Perennials for shade: woodland phlox, blue lobelia, jack-in-the-pulpit, indian pink, wood aster, Dutchman’s breeches, violets (also does well in sun).
Weeds: OK, so you don’t need to plant dandelions; they plant themselves. They aren’t native and some people can’t stand them. But they’re here and they provide crucial early-season food for bees.
So there you have it. You too can protect pollinators.
March 24, 2016
by Mary M. Woodsen Comments Off on pollination potpourri: wasps, moths, flies, beetles, and oh yes … bees
Let’s start with a short pre-blog quiz: which of these native insects pollinate plants?
all of the above — plus flies, wasps, butterflies, moths
The answer? #4. If you left out flies and wasps because they freak you out … well, just know there’s scads of different wasps and flies — not to mention bees, moths, and beetles — that’ll pollinate your posies, not to mention your apples and pears, your melons and cukes.
Male carpenter bees seem to help protects nests. Get too close and they’ll act aggressive — even though they don’t have stingers. Females could sting but won’t unless you start handling them.
Let’s look at bees first — native bees! Because the natives outnumber honey bees (originally imported from Europe) in apple orchards. A NYS IPM-funded study from 2009 – 2011 found 102 species of native bees busily pollinating apple flowers — and Cornell’s Bryan Danforth, who led that study, estimates that the native bees outperform honeybees by 200 to 300 percent. Yes, honeybees have a value-added bonus: honey rang the registers in New York at over $10 million in 2015. But if apples or pears (or blueberries or strawberries) are your crop of concern, look to the natives.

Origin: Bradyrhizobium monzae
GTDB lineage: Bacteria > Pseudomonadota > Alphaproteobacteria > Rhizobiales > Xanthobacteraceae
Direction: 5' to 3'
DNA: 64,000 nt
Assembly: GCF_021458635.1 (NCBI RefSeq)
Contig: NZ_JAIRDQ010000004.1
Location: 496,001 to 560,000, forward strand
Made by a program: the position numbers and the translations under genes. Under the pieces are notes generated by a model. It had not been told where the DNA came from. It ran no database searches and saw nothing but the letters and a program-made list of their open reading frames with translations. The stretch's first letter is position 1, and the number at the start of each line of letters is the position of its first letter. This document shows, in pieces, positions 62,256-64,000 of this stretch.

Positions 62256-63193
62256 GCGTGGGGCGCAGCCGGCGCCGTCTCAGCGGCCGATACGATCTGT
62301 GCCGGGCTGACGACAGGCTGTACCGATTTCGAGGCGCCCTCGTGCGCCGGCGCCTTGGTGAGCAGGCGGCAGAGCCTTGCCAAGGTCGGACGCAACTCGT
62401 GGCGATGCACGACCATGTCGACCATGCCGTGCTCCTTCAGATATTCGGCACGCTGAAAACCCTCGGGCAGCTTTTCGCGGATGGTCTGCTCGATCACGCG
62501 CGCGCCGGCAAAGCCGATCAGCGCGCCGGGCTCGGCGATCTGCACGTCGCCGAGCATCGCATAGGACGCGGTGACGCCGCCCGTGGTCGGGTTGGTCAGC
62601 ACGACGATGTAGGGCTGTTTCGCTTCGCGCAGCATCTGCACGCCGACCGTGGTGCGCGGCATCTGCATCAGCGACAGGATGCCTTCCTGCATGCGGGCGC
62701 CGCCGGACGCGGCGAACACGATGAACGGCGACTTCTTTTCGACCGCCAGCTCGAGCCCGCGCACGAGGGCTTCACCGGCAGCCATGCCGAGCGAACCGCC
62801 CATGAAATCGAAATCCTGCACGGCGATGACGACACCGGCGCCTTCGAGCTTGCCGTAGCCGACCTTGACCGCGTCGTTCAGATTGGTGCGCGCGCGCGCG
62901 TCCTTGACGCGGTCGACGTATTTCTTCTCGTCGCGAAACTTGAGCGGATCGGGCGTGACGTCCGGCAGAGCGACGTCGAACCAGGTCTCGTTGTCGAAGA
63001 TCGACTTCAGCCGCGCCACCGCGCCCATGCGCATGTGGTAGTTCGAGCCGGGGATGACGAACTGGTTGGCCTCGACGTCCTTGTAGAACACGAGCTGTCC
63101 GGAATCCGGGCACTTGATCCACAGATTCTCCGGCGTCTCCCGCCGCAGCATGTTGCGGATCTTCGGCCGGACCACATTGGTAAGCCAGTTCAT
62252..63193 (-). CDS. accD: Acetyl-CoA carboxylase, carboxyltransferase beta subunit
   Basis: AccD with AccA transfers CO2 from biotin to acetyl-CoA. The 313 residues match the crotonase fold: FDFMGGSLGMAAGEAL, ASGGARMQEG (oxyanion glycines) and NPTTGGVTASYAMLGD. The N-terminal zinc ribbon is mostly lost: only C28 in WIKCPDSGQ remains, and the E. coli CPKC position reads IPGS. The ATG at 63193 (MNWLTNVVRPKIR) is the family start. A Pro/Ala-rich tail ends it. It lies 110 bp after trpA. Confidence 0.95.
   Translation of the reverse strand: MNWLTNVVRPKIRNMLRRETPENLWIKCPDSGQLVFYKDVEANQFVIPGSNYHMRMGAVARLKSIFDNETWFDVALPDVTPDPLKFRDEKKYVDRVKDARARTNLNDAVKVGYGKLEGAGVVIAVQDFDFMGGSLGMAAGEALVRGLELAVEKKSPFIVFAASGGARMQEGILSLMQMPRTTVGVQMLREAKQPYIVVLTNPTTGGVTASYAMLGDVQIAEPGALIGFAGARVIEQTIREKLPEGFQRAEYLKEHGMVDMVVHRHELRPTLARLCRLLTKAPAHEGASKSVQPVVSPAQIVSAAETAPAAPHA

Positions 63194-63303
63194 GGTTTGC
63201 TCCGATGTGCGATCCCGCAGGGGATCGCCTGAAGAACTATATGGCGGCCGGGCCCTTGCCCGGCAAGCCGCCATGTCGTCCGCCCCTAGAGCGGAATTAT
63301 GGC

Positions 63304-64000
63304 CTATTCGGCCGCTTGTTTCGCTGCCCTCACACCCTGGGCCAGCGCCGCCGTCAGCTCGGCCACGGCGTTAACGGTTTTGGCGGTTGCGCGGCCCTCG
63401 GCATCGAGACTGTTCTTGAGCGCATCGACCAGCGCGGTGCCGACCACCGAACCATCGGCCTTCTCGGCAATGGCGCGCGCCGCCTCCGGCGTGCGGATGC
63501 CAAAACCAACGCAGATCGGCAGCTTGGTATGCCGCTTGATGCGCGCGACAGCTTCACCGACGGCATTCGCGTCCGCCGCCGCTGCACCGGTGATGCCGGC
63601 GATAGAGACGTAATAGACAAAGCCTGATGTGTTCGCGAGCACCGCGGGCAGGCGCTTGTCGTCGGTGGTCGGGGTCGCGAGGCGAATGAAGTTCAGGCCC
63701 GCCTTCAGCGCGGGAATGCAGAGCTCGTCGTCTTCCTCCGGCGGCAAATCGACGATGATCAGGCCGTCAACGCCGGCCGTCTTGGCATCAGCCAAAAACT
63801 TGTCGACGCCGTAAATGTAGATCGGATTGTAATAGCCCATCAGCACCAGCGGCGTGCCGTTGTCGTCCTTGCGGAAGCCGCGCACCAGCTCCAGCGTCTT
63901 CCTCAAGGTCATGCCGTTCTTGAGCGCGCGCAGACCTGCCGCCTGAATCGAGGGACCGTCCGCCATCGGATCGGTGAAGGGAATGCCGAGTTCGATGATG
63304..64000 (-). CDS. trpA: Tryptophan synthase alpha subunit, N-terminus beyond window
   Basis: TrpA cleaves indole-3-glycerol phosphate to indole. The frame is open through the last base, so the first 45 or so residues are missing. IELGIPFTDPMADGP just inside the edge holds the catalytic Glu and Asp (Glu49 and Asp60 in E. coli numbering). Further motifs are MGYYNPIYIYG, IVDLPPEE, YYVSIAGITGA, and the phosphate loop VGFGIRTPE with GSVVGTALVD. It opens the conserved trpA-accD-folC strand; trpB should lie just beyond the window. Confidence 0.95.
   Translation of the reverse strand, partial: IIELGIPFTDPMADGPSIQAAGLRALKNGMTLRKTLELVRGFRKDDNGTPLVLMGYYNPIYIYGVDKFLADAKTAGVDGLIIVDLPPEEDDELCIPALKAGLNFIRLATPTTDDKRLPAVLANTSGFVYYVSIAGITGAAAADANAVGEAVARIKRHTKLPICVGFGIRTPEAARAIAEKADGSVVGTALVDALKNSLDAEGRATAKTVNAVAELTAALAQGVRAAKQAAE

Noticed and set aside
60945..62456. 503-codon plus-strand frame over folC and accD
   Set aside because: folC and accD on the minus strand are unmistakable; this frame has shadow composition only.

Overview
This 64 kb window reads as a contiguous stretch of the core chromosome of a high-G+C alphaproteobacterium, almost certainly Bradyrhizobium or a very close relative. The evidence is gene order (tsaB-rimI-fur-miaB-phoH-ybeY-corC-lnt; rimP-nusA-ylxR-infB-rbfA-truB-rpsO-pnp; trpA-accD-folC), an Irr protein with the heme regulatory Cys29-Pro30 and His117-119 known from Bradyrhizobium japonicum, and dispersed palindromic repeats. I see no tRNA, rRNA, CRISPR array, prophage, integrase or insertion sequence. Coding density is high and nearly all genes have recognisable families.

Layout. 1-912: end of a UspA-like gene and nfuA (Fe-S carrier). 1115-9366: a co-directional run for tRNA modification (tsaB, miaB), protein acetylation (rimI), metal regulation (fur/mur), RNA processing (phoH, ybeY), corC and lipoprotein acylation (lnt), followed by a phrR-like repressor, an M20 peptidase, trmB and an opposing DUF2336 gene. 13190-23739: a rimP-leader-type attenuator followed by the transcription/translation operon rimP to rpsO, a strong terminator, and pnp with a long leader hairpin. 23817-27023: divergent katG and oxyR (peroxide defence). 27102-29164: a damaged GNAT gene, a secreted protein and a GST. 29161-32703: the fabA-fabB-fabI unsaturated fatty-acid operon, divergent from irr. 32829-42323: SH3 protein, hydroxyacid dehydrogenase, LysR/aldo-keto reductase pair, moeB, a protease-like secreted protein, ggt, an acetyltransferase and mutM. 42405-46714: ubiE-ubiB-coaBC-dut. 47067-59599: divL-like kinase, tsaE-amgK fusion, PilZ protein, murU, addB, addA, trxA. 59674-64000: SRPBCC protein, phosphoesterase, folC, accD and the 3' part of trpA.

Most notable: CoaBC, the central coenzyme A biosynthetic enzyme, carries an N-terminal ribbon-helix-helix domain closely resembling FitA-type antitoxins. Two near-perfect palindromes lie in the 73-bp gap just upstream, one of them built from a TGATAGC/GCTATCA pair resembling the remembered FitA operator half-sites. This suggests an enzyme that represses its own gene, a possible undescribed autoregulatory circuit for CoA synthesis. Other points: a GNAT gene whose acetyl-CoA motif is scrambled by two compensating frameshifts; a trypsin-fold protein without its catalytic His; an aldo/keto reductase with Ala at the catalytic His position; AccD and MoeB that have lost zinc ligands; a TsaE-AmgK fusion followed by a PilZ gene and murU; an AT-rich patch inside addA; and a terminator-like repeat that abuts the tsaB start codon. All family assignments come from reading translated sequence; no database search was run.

Think fruit growers are the only ones to benefit? Dairy farmers take note — leaf-cutter bees pollinate your alfalfa, according to Cornell’s Emma Mullen at NYS IPM’s pollinator conference in 2015. And while many vegetable crops are wind- or gravity-pollinated, key crops like melons, squash, pumpkins and cukes need a pollinators’ help.